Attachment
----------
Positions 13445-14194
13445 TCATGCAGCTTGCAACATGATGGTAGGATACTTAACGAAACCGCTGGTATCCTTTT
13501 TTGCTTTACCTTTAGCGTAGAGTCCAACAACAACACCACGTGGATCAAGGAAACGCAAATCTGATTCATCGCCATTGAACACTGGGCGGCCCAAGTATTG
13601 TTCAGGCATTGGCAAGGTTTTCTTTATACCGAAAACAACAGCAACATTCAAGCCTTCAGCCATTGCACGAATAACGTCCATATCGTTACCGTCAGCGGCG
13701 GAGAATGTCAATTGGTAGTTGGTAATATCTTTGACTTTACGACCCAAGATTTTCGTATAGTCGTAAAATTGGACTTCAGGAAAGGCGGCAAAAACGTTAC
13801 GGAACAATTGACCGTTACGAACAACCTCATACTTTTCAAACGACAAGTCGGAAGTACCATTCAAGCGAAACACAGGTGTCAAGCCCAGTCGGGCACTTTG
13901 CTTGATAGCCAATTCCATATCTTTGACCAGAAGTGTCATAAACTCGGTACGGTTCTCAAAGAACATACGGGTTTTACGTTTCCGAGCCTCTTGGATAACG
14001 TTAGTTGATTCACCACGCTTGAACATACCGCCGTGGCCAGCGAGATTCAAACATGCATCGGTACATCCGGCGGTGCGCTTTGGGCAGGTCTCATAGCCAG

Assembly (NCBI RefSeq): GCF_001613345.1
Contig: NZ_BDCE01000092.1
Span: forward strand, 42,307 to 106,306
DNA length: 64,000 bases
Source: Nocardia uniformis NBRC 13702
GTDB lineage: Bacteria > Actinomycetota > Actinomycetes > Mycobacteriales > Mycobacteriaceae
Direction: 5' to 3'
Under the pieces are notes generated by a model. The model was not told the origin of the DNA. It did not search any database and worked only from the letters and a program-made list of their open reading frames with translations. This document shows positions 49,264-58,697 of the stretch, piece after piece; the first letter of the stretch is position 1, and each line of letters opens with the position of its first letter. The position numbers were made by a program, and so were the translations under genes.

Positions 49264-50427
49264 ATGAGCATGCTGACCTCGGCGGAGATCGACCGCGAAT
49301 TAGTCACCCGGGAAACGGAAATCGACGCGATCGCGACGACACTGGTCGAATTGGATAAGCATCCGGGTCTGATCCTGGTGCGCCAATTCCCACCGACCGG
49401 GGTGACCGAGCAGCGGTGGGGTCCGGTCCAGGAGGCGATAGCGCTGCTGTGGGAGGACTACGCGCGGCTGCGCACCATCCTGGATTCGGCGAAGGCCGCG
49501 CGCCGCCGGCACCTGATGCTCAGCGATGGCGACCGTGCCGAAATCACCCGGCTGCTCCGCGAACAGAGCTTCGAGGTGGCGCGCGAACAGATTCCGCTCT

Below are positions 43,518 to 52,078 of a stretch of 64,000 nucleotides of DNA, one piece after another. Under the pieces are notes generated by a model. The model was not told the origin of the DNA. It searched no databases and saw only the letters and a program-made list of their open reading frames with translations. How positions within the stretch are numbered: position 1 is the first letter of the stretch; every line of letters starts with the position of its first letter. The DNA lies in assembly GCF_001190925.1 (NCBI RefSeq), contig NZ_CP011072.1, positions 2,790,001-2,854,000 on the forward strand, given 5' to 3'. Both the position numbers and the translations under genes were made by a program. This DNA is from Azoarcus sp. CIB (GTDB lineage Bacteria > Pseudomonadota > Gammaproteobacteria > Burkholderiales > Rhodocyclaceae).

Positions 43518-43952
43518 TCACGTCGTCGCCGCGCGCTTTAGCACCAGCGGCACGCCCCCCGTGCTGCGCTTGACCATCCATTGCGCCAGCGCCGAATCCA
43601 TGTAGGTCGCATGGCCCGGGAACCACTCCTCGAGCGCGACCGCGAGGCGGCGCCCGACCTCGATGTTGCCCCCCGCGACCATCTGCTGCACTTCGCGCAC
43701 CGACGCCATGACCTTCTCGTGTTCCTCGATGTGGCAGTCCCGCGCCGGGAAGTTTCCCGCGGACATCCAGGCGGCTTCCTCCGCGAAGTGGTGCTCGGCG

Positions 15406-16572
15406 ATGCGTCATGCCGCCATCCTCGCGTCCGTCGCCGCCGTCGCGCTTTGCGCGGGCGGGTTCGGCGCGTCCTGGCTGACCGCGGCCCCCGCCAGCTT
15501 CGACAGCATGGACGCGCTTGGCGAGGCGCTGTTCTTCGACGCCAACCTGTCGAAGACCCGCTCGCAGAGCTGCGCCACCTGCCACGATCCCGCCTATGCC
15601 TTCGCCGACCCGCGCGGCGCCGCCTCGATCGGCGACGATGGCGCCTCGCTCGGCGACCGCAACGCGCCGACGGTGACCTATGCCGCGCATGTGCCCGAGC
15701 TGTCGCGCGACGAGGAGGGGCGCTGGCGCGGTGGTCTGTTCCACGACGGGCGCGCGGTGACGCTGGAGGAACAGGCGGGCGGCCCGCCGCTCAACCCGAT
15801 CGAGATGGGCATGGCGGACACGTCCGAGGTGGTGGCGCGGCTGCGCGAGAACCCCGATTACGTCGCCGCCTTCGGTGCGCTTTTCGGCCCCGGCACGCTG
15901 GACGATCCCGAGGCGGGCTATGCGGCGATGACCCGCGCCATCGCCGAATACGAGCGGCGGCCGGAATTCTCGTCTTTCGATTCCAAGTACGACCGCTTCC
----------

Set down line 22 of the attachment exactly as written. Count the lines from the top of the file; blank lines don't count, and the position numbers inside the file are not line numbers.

Below are positions 43,518 to 52,078 of a stretch of 64,000 nucleotides of DNA, one piece after another. Under the pieces are notes generated by a model. The model was not told the origin of the DNA. It searched no databases and saw only the letters and a program-made list of their open reading frames with translations. How positions within the stretch are numbered: position 1 is the first letter of the stretch; every line of letters starts with the position of its first letter. The DNA lies in assembly GCF_001190925.1 (NCBI RefSeq), contig NZ_CP011072.1, positions 2,790,001-2,854,000 on the forward strand, given 5' to 3'. Both the position numbers and the translations under genes were made by a program. This DNA is from Azoarcus sp. CIB (GTDB lineage Bacteria > Pseudomonadota > Gammaproteobacteria > Burkholderiales > Rhodocyclaceae).